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Your “Daily Symptom Checker”



The infamous daily symptom checker used by the University of Miami never ceases to remind us that we are living through a very uncomfortable historical moment. Paired with eager staff at every corner of campus ready to check your email and snazzy wristbands that never repeat twice, it becomes almost impossible to ignore. For most, it feels like the world as we know it changed overnight with little to no warning, and many of us are still adjusting. Due to the pandemic, most of us have become hyper aware of the physical symptoms we exhibit each day, but what happens when these symptoms aren’t physical?


Almost a year in, many students are becoming increasingly overwhelmed by what is known as “pandemic fatigue”. Signs of pandemic fatigue include, but are not limited to:

  • Lack of motivation

  • Falling behind in school

  • Feelings of depression and isolation

  • Anxiety and stress

  • Increased irritability

  • Disregard for COVID guidelines

  • Low mood

  • Feelings of hopelessness and helplessness

  • Trouble concentrating

  • Alcohol and substance abuse

  • Overeating/not eating enough



In the midst of monitoring our physical symptoms, we often neglect our mental and emotional well-being. Checking in with yourself daily and analyzing your symptoms that don’t come in the form of a cough or a fever is crucial, and knowing how to cope with pandemic fatigue in a healthy way can make a world of difference. So, how do we combat pandemic fatigue so that we're good to go?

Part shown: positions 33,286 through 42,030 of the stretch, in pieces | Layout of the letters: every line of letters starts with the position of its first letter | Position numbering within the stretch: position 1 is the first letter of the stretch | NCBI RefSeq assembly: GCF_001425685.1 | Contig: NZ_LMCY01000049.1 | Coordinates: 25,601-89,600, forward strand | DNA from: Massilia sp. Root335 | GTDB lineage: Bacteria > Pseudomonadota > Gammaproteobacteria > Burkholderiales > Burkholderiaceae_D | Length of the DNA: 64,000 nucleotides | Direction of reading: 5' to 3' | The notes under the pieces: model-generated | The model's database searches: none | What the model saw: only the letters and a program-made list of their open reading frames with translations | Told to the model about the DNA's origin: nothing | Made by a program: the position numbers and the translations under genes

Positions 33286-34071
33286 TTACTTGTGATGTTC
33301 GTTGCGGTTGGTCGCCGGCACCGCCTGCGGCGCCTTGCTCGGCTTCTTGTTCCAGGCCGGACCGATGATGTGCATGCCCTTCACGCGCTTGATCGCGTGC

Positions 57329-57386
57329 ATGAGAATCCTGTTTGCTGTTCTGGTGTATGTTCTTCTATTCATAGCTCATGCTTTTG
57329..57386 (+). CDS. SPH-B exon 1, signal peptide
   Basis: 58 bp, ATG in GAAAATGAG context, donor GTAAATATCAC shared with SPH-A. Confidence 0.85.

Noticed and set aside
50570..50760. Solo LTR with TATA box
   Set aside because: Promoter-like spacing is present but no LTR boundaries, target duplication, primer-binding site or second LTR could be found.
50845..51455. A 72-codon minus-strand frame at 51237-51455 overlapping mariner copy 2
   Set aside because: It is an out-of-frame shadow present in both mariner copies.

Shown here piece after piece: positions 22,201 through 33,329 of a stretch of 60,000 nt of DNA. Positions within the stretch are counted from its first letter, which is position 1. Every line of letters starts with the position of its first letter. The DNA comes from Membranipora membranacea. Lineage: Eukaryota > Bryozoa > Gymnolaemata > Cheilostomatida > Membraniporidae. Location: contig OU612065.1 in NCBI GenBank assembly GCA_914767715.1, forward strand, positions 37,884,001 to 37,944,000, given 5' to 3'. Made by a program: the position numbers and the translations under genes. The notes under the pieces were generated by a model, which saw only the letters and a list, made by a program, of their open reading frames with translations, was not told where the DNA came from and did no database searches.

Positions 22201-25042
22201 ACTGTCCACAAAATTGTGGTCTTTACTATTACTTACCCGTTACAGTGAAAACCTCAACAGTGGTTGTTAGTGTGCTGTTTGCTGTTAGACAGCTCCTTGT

Seek out mental health resources

As pandemic fatigue starts to wear us out, tending to our mental health is critical. Talking to someone about the challenges we face can relieve some of that burden off our shoulders. Here at the University of Miami, students have access to the resources they need to overcome this, but it only helps if we take advantage of what’s available to us. The Counseling Center is a huge resource found here at the U with services such as individual/group/couple therapy, crisis assessment, after-hours phone support, psychiatric consultation, referrals, outreach to student groups, and so much more. No concern is too big or too small. If you or a friend find yourself becoming overwhelmed at any time, there is always someone to help.


Connect with others:

While connecting with family and friends in person can sometimes pose some challenges, having meaningful interactions with people is still paramount. One way we can do this is by staying in contact. In our current age of technology, communication barriers are significantly reduced. From phone calls to facetimes, staying connected to the people we love is something that we can do from almost anywhere. Taking advantage of this can help relieve feelings of isolation. Another way to stay connected is to attend school events and activities. From open mics on the Lakeside Patio to tours of the Lowe Art Museum, there is always something to do on campus. Attending these COVID safe events is a fantastic way to switch up your routine, while not putting yourself or others at risk.


Create a schedule for your day:

When having limited access to the world around us, it can often feel like the days start to blend together. Our routines become more mundane, and we only dabble in consistent activities that provide us structure. Creating a schedule tailored to your individual needs can be the first step in pulling yourself out of this rut.


Log off